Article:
According to Article 27 of the 'Law on Industrial Property" (1994): (1) Where the patent concerns a product, the owner of the patent shall have the right to prevent third parties from performing, without his authorization, the following acts: (a) the making of a product incorporating the protected invention; (b) the offering or the putting on the market of a product incorporating the protected invention, the using of such a product, or the importing or stocking of such a product for such offering or putting on the market; (c) the inducing of other parties to perform any of the above acts. (2) Where the patent concerns a process, the owner of the patent shall have the right to prevent third parties from performing, without his authorization, the following acts: (a) the using of a process which is the subject matter of the patent; (b) in respect of any product directly obtained by such process, any of the acts referred to in paragraph (1)(b), even where a patent cannot be obtained for the said product; (c) the inducing of other parties to perform any of the above acts. (3) The owner of a patent shall have no right to prevent third parties from performing, without his authorization, the acts referred to in paragraphs (1) and (2) in the following circumstances: (a) where the act concerns a product covered by the patent after it has been put on the market by the owner of the patent, or with his express consent, in the Republic of Albania or in any territory specified in the bilateral or multilateral agreements which have been acceded to by Republic of Albania; (b) where the act is done privately and for non-commercial purposes, provided that it does not significantly prejudice the economic interests of the owner of the patent; (c) where the act is done for purely experimental purposes or for scientific research; (d) where the act consists of the extemporaneous preparation for individual cases, in a pharmacy or by a medical doctor, of a medicine in accordance with a medical prescription or acts concerning the medicine so prepared. (4) A patent shall also confer on its owner the right to prevent third parties from supplying or offering to supply a person, other than a party entitled to exploit the patented invention, with means, relating to an element of that invention, for carrying it out, when the third party knows, or it is obvious in the circumstances, that those means are suitable and intended for carrying out that invention. This provision shall not apply when the means are staple commercial products and the circumstances of the supply of such products do not constitute inducement to infringe the patent.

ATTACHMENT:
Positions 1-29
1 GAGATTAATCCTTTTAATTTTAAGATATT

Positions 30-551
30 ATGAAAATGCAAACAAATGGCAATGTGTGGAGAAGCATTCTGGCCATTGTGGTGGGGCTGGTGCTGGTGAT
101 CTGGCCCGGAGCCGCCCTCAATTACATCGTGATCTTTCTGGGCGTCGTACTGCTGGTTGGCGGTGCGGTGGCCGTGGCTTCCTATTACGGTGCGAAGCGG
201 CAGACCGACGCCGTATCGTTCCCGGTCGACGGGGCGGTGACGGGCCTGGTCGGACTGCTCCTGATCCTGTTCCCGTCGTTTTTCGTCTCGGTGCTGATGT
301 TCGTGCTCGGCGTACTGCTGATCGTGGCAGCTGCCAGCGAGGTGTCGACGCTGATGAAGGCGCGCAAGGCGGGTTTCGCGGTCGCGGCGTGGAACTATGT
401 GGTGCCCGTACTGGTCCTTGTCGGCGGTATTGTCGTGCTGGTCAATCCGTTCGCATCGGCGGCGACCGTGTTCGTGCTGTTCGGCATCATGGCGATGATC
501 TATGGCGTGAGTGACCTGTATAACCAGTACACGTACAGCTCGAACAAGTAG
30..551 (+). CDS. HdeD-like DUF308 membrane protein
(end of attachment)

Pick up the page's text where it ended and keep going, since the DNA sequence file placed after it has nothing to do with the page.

28/04/2003